Remove C60, C61 then place a 1 nF capacitor from Q13 base to ground (in the place where C60 was located)
One other small thing that you might want to do is replace C65 with a 1 uF capacitor. I noticed that when the AF gain control was set to maximum, that there would be an annoying popping during keying. This change helps to eliminate this problem.
I hope that you enjoy this modification to the rig. In hindsight, I’m not really sure why I designed such a wide open AF filter, although I suspect it was because I wanted to preserve the “DC” sound of the rig. However, I think that utility trumps a nicer sound in this case and will make the rig more usable overall.
I finally got the proper binocular ferrite cores that I needed to build the W8DIZ 5 watt amp correctly. You can see my previous post on this amplifier here. In my last post, I noted that I was seeing some strangeness in the drive level circuitry. I found that I had a very bad connection through my ammeter to the DC power supply, and once it was corrected the drive circuitry worked as it should.
For this basic analysis of the amplifier, I took measurements of the RMS voltage of the amplifier output into a 50 Ω dummy load with a constant input amplitude of 0 dBm. I also measured the total current draw of the circuit, which allowed me to calculate the amplifier efficiency. Note that no low-pass filtering was used at the output of the amplifier. The output waveform was not sinusoidal, but my DSO is able to do a good job measuring RMS voltage.
Tektronix TDS 1012 Digital Storage Oscilloscope (100 MHz bandwidth)
Tektronix SG 503 Leveled Sine Wave Generator
Tektronix DM 502A Digital Multimeter
Tektronix PS 503A Power Supply
M3 Electronix FPM-1 Frequency Counter/Power Meter
The DC power supply to the amplifier was set to a loaded voltage of 13.5 VDC. The signal generator for the input signal was set to 0 dBm power output into 50 Ω, which was verified with the FPM-1 each time the frequency was changed. Two sets of measurements were taken, one with R6 set to minimum and the other with R6 set to maximum.
As Diz states in his original post, the efficiency of the amplifier is quite good. However, both the power output and the efficiency starts to droop a bit above 20 meters. It’s my belief that this is a function of the gain-bandwidth product of the two PA transistors. According to the datasheet, the FT of a 2SC5739 is 180 MHz. Given the rule of thumb of having a FT at least 10 times the output frequency, it makes sense that the output starts to get a bit weak around 18 MHz. I do have some similar devices (2SC5954) with a slightly higher FT of 200 MHz that I will probably substitute in the circuit to see if I can improve the upper HF response a bit. There seems to be some kind of strangeness at 3.5 MHz, which doesn’t allow me to get much power output range. I’ll have to check with Diz about this. Regardless, this would still make a very fine QRP amplifier up to the 15 meter band. The amplifier is extremely stable and the PA transistors don’t get very hot during long periods of use. I currently have the transistors floating freely, but a modest heat sink would probably be a good thing if running the amp at full power output. This kit will be a great addition to the RF Toolkits line.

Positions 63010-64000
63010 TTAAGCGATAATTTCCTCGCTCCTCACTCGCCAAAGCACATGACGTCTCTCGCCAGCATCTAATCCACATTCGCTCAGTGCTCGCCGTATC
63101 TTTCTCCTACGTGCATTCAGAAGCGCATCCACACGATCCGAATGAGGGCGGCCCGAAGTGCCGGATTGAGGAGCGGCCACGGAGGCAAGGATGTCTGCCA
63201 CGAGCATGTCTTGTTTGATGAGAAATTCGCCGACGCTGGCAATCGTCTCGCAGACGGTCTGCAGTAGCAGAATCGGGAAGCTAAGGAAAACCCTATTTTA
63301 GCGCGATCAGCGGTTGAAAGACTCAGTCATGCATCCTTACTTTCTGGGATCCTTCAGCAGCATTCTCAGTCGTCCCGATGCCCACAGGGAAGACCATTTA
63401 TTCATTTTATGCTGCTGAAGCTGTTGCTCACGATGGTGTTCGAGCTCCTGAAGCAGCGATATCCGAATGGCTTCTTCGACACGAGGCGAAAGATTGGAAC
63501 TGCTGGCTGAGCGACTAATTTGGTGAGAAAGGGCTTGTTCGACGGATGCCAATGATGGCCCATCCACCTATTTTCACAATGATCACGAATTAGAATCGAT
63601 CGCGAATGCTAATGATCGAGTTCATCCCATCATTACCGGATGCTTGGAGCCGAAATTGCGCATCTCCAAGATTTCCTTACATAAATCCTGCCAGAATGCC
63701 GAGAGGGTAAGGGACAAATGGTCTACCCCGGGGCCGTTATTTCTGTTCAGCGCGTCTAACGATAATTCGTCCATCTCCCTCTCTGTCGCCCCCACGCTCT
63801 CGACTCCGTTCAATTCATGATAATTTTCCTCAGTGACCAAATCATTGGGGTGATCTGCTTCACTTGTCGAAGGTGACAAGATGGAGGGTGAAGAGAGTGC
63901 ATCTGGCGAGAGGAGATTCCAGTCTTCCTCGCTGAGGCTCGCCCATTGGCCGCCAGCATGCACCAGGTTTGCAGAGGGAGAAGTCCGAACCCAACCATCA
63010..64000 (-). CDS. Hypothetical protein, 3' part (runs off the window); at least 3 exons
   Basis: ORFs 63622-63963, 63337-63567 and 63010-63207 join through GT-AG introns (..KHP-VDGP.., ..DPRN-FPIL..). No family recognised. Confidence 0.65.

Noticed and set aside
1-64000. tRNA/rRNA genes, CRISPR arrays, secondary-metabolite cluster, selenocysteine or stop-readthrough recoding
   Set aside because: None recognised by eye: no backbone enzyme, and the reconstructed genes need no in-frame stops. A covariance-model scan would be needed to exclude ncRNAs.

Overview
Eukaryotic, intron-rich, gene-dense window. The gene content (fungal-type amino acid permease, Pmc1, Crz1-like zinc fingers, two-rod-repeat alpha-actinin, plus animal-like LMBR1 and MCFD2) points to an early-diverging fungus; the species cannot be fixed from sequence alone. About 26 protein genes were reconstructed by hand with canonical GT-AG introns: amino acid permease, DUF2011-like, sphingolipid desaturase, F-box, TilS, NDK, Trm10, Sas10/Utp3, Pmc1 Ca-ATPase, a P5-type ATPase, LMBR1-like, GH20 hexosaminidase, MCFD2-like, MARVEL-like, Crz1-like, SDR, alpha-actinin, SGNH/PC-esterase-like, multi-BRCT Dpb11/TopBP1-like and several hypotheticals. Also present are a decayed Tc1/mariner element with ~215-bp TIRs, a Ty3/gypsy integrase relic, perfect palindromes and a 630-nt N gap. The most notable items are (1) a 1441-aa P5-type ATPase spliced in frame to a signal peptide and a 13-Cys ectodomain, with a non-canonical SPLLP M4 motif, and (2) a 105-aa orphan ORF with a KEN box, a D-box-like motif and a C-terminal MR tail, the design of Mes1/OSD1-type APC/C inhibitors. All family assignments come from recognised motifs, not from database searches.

A few days ago, W8DIZ made a post on qrp-l.org announcing a new addition to his RF Toolkits line. This one is a 5 watt CW amplifier using a push-pull 2SC5739 pair as the PA (my new favorite full QRP gallon transistor). I built my own version of the circuit using parts that I had on-hand. The only substitiutions that I had to make were the cores for T3 and T4 (the output transformers), but I have the correct cores on order from Diz. With an input signal level of 0 dBm (1 mW), I was able to get nearly 5 watts output into a 50 ohm dummy load from 160 to 30 meters. The power output started to droop above 20 meters, but I suspect that is because I used the wrong core types on the PA circuit. There is also a control to adjust the power output using a PIN diode bias control on the driver amp emitter. It seemed to work fairly well on some bands, but on others was not very well behaved. Once again, I’m going to wait for my correct cores to arrive before making any final judgements about this. The great thing about using a PIN diode design like this is that you are using a DC bias to control the gain, which means you can run a long cable to a panel-mounted potentiometer. This looks like a great amp and I look forward to getting it built completely correctly once the parts get here. Stay tuned for another update with detailed measurements once that happens.